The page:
Growing up, I had the kind of life where I've never had the luxury of being picky about the jobs I took, otherwise, I would have turned on my heels and left as soon as I saw the counter girl's face look up at me, bewildered, when I walked in and asked, "Is there an office?"
"You want an office?" she stared at me. "We have a room, in the back, where we keep our coats and stuff. You mean there?"

"Yeah." I started to feel nervous. "Yeah. I'm here for a job interview."

"Job interview?" she tried not to laugh. "They're getting fancy." She pushed open the swinging door to the back for me. And there on the other side, just like she had said, was a room filled with coats, old cardboard boxes, a folding table against the wall, and a gray time clock next to a sink with a picture of dirty hands and big red X over them.
I was in "the office". The room was empty and on the wall was a schedule of hours taped above the time clock. There were only five employee names on the grid, and they were all getting a lot of hours. This could be really good for me.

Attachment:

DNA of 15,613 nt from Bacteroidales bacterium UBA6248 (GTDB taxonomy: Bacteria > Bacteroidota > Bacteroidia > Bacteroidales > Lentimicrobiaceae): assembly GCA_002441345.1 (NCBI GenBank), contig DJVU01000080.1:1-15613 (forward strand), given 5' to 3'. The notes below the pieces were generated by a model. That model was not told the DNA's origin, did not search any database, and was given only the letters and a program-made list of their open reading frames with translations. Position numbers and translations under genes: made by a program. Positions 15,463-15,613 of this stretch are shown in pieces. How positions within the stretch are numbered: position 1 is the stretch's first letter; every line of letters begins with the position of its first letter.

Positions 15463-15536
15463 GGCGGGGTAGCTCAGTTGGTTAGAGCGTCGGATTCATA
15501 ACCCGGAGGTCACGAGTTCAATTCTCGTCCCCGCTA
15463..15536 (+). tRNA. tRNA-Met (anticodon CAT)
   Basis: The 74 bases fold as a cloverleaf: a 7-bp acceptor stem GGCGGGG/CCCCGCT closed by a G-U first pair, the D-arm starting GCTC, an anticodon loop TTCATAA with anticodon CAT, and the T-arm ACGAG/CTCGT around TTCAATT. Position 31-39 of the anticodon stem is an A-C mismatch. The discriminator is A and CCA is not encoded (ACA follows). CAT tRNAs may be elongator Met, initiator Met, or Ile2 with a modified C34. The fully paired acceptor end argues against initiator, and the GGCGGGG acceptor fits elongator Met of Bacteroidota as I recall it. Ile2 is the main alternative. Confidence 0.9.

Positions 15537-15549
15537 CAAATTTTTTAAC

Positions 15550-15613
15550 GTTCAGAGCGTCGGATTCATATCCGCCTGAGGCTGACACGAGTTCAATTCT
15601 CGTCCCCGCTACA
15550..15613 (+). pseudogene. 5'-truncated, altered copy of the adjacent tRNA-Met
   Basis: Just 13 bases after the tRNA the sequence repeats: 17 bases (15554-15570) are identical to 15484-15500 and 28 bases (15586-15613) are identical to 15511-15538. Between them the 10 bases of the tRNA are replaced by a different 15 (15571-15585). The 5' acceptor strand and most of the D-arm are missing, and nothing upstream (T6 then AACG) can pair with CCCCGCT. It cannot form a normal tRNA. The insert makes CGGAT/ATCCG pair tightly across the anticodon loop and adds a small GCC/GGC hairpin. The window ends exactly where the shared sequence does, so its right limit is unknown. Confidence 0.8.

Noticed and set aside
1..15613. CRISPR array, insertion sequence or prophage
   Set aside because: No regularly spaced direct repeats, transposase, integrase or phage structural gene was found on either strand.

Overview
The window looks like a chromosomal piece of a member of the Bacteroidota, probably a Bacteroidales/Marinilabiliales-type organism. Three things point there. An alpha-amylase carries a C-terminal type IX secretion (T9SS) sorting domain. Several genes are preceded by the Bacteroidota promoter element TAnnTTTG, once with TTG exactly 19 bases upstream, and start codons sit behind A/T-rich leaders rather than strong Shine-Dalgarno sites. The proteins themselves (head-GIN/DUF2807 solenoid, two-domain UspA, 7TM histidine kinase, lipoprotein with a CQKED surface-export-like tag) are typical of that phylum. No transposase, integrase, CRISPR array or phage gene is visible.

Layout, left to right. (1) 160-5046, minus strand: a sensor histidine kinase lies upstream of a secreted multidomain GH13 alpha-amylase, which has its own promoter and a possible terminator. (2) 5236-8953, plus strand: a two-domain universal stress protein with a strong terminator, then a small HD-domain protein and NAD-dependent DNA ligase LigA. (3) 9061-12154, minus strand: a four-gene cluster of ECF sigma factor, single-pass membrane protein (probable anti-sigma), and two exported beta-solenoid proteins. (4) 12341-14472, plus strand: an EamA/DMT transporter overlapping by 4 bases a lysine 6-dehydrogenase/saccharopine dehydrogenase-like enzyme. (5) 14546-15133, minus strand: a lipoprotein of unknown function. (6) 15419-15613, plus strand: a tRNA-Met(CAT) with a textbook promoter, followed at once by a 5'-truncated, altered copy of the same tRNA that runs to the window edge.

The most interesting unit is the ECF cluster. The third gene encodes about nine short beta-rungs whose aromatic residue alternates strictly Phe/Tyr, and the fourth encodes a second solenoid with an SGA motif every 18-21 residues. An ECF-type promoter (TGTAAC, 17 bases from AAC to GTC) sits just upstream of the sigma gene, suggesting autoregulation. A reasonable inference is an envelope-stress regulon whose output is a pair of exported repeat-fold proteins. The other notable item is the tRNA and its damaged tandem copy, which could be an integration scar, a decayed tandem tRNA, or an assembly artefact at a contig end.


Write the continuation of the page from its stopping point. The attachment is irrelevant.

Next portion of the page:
After ten minutes alone, a short, red-haired woman came in. Breathless and wiping what looked like chocolate off of her mouth with her white apron, she walked toward me. "I'm Sue, the manager, when are you available to start?"

I heard angels sing. I answered, "Immediately. Right away. Soon as you need me!" I made a silent wish for all future job interviews to be just like this. I smiled, it was impossible to hide my relief.

"Good. Good. Put a hair net on from over there and you can start by helping Marcy close up tonight. I've been here since 7 this morning and have to get home. So, if you're staying, I can leave. "
Whoa. Tonight? I didn't plan on working at an ice cream parlor tonight. But as I said, I've always had to say yes to work, and so I did.